As the largest telecom market in Eastern Europe, Russia has long seemed like an attractive environment for digital goods and services. This is especially true when considering the strong local demand for telecom products. However, economic sanctions, a state strategy of digital isolationism and the mass exodus of Western financing are pushing the country towards greater technological autonomy, which is improving domestic innovation but lessening its appeal to many foreign businesses. While a number of Russian start-ups saw strong Western financing in 2013, in 2014 this option has dissapeared altogether for emerging digital firms. Both Silicon Valley and London corporate finance are unlikely to return to the market en masse in the near future.
The enforcement of sanctions against Russia’s economy in mid-2014, due to the Ukraine crisis, has been keenly felt in the local tech sector. US majors Microsoft, Oracle, MasterCard and Visa cut off services to sanctioned Russian businesses, while external financing has dried up for Russian start-ups. Most major Western tech firms that had considered entering the market have now placed their plans on hold.
In turn, Russia has looked to tighten control of its own tech landscape. A national payment system was launched in April 2014 to lessen dependence on foreign payment providers, and new legislation requiring all companies to store personal data on Russian citizens within Russian territory is to be implemented in 2016. The Kremlin is aiming to limit the digital levers that foreign countries may have over Russia, even at the cost of driving away foreign business.
However, Russia’s Internet landscape is largely driven by local champions, with brands such as Yandex, VKontakte, Ozon.ru and Mail.ru dominating over Western majors like Google, Amazon and Facebook. These local firms have been the primary drivers behind growing Internet penetration. Therefore, Russia is well placed to remain relatively self-sufficient in terms of online services. The bigger challenge for the country is likely to be coping without the requisite hardware in segments such as manufacturing, energy and high-tech, where domestic production is inexperienced and unreliable. The Russian state has given the go-ahead to finance new capabilities in satellites, navigational technology and even tablets.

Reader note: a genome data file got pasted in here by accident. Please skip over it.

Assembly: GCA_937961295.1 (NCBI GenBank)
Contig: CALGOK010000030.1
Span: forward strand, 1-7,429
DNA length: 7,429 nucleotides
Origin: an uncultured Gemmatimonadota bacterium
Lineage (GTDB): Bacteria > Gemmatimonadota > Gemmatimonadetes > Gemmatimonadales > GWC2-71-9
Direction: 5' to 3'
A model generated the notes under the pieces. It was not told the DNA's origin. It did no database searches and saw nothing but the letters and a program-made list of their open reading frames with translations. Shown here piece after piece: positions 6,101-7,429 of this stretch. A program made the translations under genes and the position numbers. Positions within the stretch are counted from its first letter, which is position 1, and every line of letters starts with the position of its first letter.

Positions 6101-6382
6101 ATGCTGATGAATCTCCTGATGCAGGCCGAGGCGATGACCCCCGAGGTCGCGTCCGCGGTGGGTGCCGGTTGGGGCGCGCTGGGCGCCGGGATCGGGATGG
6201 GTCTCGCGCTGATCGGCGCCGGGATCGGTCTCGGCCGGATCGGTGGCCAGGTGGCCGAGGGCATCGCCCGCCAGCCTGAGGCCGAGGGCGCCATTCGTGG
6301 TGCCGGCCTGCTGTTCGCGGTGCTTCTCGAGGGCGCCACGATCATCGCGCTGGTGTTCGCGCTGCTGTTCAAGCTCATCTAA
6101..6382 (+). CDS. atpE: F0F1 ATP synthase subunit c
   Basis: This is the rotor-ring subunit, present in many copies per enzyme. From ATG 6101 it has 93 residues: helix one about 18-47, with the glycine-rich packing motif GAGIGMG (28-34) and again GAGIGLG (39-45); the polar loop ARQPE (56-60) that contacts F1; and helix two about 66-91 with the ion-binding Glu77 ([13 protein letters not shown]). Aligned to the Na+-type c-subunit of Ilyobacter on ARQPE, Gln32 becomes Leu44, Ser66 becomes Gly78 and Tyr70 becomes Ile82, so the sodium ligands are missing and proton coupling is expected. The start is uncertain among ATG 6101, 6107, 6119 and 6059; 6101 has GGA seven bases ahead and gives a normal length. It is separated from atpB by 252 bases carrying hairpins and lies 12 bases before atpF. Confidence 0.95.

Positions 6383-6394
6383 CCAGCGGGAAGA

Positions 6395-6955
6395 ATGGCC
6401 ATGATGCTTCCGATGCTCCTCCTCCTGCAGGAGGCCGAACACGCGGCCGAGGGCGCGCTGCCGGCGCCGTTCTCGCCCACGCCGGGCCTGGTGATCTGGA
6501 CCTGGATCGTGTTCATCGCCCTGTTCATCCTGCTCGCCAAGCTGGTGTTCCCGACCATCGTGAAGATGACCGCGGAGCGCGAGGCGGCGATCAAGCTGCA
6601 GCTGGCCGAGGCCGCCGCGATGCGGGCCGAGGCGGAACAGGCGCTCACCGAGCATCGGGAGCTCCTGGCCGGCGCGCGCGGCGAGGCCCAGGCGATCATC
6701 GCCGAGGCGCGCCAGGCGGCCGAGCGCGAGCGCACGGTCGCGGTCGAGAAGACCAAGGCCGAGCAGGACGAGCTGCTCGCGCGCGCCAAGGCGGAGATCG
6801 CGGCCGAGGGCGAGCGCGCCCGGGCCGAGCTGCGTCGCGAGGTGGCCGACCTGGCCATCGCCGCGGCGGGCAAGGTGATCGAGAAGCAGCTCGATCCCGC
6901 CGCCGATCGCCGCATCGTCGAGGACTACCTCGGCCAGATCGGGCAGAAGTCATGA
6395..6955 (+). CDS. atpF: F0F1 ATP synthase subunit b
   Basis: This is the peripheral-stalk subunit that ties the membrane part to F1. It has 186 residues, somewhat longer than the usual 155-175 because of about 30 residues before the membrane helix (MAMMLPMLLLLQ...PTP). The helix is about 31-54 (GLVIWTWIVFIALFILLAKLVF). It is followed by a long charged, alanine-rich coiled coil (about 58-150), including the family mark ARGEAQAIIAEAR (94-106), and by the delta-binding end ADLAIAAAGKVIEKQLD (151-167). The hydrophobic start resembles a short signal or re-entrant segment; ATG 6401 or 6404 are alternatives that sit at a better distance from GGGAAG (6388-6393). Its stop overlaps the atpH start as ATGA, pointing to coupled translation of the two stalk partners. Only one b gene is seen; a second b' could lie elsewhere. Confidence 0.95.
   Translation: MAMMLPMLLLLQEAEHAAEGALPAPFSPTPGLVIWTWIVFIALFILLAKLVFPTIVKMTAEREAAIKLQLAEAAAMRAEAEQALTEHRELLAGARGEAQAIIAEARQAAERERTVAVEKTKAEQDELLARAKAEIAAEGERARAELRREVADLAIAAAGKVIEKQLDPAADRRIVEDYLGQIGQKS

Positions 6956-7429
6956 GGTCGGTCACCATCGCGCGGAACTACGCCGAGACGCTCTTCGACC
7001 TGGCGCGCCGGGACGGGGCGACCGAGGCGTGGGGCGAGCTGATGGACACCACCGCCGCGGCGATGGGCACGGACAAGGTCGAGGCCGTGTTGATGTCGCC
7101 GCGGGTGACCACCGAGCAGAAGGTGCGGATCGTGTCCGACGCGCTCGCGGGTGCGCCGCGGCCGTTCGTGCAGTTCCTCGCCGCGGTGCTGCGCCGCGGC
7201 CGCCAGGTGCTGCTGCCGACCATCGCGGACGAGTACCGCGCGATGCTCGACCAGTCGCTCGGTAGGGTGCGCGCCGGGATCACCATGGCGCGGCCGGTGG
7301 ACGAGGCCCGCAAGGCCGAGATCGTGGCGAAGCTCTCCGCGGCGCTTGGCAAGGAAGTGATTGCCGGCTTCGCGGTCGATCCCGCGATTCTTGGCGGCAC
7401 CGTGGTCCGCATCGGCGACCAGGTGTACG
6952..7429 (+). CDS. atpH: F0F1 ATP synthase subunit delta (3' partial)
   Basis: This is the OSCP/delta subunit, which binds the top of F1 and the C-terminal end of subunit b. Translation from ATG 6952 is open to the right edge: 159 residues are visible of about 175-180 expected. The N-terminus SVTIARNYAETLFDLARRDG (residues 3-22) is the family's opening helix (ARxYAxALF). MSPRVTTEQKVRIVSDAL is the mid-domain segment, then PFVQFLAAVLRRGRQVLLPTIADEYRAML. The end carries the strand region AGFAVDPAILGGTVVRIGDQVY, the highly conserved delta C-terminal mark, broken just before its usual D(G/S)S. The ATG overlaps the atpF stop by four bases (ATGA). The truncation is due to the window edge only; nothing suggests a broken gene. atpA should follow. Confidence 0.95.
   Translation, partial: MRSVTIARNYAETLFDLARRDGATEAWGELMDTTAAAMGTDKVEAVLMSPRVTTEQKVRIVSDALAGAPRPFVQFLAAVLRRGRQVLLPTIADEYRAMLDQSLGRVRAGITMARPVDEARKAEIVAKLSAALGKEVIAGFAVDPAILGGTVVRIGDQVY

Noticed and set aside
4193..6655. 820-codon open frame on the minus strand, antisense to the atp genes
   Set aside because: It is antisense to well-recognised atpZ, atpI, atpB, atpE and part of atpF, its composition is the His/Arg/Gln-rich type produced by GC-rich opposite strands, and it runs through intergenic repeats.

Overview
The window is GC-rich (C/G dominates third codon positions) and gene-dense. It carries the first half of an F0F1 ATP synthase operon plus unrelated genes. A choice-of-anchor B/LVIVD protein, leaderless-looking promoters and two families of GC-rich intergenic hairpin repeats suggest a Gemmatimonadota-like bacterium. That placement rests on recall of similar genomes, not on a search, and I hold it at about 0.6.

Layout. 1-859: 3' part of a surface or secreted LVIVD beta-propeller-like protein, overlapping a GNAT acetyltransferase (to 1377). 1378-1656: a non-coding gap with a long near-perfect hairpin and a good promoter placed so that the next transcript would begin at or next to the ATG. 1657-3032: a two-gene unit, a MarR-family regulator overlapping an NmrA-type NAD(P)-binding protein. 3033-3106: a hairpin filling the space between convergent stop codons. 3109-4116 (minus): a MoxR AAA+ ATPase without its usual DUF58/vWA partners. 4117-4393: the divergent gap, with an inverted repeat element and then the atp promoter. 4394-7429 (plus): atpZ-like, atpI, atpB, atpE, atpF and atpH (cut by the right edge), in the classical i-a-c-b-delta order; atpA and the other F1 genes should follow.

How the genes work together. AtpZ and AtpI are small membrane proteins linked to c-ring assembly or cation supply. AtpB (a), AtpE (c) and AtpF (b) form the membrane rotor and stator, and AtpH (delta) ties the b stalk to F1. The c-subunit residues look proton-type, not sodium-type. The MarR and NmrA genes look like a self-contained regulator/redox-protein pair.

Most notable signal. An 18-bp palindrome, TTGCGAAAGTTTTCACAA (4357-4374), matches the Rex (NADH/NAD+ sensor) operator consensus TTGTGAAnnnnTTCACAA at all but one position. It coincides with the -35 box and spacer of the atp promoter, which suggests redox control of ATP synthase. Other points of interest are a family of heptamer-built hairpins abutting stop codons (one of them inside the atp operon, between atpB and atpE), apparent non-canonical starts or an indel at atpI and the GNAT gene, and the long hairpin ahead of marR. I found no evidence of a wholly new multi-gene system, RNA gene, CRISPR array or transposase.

Yet Russia is not planning on going it all alone. The deterioration of the relationship with the West has urged the country to enhance its bond with Asia. In October 2014, representatives of China and Russia signed a range of collaborations in segments spanning across energy, finance and tech. Agreements specifically in the tech field have also been drawn up with South Korea. The growing participation of Asian companies within the Russian digital market will become a trend, regardless of whether Western sanctions are lifted or not. China’s cross-border e-commerce player AliExpress.com, owned by the giant Alibaba Group, is already the most visited e-commerce site in the country. Meanwhile, Japan’s JCB and China’s UnionPay are two payment providers increasing their expansion efforts in Russia.
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